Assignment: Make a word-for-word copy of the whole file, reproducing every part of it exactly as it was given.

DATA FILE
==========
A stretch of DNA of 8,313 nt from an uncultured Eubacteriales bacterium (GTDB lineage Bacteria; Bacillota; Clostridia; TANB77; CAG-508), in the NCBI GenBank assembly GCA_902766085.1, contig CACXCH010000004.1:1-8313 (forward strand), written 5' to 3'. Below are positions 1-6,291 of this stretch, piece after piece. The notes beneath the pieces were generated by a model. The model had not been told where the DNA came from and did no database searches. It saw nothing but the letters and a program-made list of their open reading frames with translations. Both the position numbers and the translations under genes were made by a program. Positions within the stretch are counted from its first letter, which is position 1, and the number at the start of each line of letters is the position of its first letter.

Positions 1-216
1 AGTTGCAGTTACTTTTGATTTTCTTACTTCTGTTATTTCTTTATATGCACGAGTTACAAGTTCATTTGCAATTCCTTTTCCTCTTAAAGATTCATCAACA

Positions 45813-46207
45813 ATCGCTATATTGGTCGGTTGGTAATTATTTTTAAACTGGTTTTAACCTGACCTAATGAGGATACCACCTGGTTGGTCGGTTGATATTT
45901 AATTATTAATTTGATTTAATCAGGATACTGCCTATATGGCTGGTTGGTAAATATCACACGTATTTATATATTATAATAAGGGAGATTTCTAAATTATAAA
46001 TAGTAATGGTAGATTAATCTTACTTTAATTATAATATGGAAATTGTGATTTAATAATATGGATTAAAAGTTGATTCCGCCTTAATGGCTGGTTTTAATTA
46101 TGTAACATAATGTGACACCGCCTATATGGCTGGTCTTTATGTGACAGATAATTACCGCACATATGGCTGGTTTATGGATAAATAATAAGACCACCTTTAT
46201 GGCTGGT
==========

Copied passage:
A stretch of DNA of 8,313 nt from an uncultured Eubacteriales bacterium (GTDB lineage Bacteria; Bacillota; Clostridia; TANB77; CAG-508), in the NCBI GenBank assembly GCA_902766085.1, contig CACXCH010000004.1:1-8313 (forward strand), written 5' to 3'. Below are positions 1-6,291 of this stretch, piece after piece. The notes beneath the pieces were generated by a model. The model had not been told where the DNA came from and did no database searches. It saw nothing but the letters and a program-made list of their open reading frames with translations. Both the position numbers and the translations under genes were made by a program. Positions within the stretch are counted from its first letter, which is position 1, and the number at the start of each line of letters is the position of its first letter.

Positions 1-216
1 AGTTGCAGTTACTTTTGATTTTCTTACTTCTGTTATTTCTTTATATGCACGAGTTACAAGTTCATTTGCAATTCCTTTTCCTCTTAAAGATTCATCAACA

Positions 45813-46207
45813 ATCGCTATATTGGTCGGTTGGTAATTATTTTTAAACTGGTTTTAACCTGACCTAATGAGGATACCACCTGGTTGGTCGGTTGATATTT
45901 AATTATTAATTTGATTTAATCAGGATACTGCCTATATGGCTGGTTGGTAAATATCACACGTATTTATATATTATAATAAGGGAGATTTCTAAATTATAAA
46001 TAGTAATGGTAGATTAATCTTACTTTAATTATAATATGGAAATTGTGATTTAATAATATGGATTAAAAGTTGATTCCGCCTTAATGGCTGGTTTTAATTA
46101 TGTAACATAATGTGACACCGCCTATATGGCTGGTCTTTATGTGACAGATAATTACCGCACATATGGCTGGTTTATGGATAAATAATAAGACCACCTTTAT
46201 GGCTGGT